SEOUL -- South Korea is again playing the middleman for the U.S. and North Korea, hoping to leverage President Donald Trump's visit to Seoul to reopen nuclear talks. But its singular focus on the North could backfire at home and abroad.
Trump and South Korean President Moon Jae-in will meet in the South Korean capital on Sunday after the Group of 20 summit in Osaka. Moon is considering using this opportunity to send a message urging Pyongyang to return to the negotiating table.
But the North does not appear interested in the South's overtures so far. And Moon's unflagging commitment to improving ties with Pyongyang has alienated some voters at home while other pending diplomatic issues, such as the issue of forced labor during World War II involving Japan, have taken a backseat.
As the two sides weigh a visit by Trump to the demilitarized zone dividing the two Koreas, Moon apparently tried to invite Northern leader Kim Jong Un there as well. Both Washington and Seoul have denied this but they still see an opportunity to nudge the North back to the negotiating table. The U.S. State Department will dispatch Special Representative for North Korea Stephen Biegun to the South on Thursday.
Brokering talks between the U.S. and North Korea is a top priority for the Moon administration. This is because without progress on the nuclear talks, reconciliation between Seoul and Pyongyang will not move forward.
Seoul intends to "focus available diplomatic capacity toward a speedy resumption" of talks between Washington and Pyongyang, the South's Foreign Minister Kang Kyung-wha told the national parliament Tuesday.
Though Kim has shown a willingness for dialogue, such as by praising a letter he received from Trump, the North Korean leader insists on U.S. concessions in order to resume talks. Washington, in turn, remains committed to maintaining economic sanctions against the North until Pyongyang completely dismantles its nuclear arsenal, leaving little room for progress.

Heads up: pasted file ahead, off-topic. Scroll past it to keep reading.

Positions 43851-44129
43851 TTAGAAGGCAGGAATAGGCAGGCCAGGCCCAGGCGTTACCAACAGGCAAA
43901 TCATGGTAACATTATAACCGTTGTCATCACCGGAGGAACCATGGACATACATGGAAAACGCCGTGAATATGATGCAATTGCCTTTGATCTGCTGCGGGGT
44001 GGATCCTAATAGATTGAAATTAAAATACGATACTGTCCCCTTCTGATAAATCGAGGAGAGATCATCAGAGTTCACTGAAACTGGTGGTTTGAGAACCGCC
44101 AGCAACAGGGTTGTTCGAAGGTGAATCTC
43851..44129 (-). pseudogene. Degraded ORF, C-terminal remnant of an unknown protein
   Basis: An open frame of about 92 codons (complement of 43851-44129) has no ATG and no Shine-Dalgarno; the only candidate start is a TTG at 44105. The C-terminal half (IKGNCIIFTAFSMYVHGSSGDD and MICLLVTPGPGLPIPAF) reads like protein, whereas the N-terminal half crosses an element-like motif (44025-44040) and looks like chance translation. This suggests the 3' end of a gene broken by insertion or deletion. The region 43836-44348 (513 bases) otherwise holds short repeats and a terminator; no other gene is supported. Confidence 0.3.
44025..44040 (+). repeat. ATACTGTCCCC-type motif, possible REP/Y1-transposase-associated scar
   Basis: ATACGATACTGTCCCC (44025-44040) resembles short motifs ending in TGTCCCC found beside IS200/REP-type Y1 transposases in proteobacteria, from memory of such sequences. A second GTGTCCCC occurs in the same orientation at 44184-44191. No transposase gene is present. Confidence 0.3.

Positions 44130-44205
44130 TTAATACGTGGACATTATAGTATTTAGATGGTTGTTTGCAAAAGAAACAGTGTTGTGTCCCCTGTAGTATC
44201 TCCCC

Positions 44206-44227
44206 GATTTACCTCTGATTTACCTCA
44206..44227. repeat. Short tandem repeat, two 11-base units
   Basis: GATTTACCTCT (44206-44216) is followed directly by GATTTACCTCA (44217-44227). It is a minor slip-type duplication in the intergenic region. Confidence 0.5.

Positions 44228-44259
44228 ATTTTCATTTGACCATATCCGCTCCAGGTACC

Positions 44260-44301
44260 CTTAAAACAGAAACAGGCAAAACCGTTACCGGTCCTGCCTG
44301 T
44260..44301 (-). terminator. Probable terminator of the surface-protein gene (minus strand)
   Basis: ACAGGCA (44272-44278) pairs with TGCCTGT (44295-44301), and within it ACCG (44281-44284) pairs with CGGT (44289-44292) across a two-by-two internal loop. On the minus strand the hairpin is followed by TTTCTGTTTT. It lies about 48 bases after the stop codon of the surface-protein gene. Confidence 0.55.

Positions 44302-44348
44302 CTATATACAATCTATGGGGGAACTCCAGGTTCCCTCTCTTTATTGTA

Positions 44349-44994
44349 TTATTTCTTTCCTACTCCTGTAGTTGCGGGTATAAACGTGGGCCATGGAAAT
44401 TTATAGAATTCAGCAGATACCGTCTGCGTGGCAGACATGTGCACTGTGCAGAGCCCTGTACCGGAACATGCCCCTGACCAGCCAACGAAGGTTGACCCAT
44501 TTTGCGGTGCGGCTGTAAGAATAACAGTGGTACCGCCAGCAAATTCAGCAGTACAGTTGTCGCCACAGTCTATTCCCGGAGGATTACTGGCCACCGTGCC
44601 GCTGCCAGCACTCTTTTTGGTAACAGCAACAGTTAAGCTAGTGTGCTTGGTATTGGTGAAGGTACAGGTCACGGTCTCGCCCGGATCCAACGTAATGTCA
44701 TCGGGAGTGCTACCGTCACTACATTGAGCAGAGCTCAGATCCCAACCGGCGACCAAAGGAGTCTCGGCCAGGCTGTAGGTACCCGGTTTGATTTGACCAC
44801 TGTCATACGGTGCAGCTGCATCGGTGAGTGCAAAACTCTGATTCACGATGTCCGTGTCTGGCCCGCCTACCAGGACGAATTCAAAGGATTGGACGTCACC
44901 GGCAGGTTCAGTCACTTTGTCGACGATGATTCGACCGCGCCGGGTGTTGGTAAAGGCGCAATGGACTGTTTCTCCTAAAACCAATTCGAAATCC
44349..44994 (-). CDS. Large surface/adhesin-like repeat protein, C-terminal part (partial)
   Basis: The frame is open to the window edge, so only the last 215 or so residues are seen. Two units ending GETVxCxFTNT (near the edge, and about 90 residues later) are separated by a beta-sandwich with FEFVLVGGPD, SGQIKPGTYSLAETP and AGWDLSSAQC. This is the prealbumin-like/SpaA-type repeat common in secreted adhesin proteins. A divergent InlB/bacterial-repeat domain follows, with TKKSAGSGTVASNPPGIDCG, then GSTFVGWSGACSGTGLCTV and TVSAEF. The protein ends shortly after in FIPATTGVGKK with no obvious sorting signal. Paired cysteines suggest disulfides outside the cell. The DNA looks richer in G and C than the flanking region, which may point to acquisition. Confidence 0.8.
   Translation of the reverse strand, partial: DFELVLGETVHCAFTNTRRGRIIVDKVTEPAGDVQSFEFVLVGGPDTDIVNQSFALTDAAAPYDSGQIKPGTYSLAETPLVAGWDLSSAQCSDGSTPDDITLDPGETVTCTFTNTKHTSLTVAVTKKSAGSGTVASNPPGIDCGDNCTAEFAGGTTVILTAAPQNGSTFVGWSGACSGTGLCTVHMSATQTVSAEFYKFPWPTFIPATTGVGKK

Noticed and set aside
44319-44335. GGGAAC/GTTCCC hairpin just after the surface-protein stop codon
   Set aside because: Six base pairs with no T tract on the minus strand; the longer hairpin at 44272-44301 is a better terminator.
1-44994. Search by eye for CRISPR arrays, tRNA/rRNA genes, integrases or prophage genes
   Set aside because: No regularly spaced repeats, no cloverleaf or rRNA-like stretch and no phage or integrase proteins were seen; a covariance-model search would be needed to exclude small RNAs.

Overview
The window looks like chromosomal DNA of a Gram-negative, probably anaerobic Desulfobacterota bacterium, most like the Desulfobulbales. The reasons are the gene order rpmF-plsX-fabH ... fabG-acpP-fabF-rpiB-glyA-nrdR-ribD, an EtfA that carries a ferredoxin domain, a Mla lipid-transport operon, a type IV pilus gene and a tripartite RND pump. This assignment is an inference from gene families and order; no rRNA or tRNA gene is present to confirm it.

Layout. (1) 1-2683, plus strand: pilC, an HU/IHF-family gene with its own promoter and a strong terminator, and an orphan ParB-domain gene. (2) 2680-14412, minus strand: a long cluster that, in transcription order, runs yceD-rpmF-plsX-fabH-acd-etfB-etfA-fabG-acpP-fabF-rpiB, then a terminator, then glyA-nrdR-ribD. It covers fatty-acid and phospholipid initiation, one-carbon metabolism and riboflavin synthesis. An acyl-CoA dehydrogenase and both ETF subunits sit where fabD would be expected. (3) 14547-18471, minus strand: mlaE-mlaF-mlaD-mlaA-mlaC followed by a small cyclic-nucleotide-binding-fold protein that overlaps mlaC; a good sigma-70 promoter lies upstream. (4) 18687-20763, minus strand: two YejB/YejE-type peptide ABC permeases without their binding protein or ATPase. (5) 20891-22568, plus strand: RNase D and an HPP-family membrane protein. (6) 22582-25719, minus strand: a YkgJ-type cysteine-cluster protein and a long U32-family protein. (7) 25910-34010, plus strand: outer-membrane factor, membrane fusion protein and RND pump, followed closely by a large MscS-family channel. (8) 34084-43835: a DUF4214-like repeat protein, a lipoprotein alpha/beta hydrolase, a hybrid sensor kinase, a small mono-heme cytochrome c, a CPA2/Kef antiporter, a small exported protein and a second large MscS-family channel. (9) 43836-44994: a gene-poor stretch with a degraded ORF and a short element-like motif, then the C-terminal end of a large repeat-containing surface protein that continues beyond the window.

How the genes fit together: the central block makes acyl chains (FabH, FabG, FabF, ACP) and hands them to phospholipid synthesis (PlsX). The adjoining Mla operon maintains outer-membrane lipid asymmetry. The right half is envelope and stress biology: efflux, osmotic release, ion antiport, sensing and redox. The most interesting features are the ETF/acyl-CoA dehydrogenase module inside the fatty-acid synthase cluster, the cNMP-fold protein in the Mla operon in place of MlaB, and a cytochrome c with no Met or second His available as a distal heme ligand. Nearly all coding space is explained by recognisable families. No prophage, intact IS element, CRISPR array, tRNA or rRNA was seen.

In a June 14 speech, Moon said that if Pyongyang made a "sincere effort," the international community would lift sanctions and guarantee the North's safety, a statement apparently aimed to encourage Kim to break the deadlock.
South Korea has already decided to provide the North about $8 million in humanitarian aid and 50,000 tons of rice through international institutions. But Pyongyang has yet to express gratitude, nor has it accepted Moon's invitation for a bilateral summit this month. Washington is pumping the brakes on inter-Korean economic cooperation that would give the South powerful leverage.
As such, the Moon administration finds itself with few cards to play while the public has grown critical of its approach. The Maeil Business Newspaper daily published survey results Tuesday showing 76% of respondents not expecting the North to give up its nuclear weapons, and just 27% supporting Seoul's no-strings-attached donation of rice.
This sentiment was illustrated by reaction to a June 15 incident in which a North Korean fishing vessel with four people arrived at a port in the South's eastern province of Gangwon, and some of the crew made it onto land.
Suspicions arose that the government, including the presidential Blue House, tried to conceal the incident, leading some in parliament and the media to decry what they viewed as "complete devotion" to reconciliation with the North.
Relations with neighboring countries also have stalled. A response to lawsuits against Japanese companies on behalf of South Koreans forced to work during World War II has been put on the back burner.
The South has invited Chinese President Xi Jinping to visit, but Xi decided to visit the North first.
The South's right-leaning, opposition Liberty Korea Party has voiced concerns that the government is "betting everything on Kim Jong Un" and neglecting ties with the U.S., China, Japan and Russia, leaving Seoul prone to being passed over diplomatically.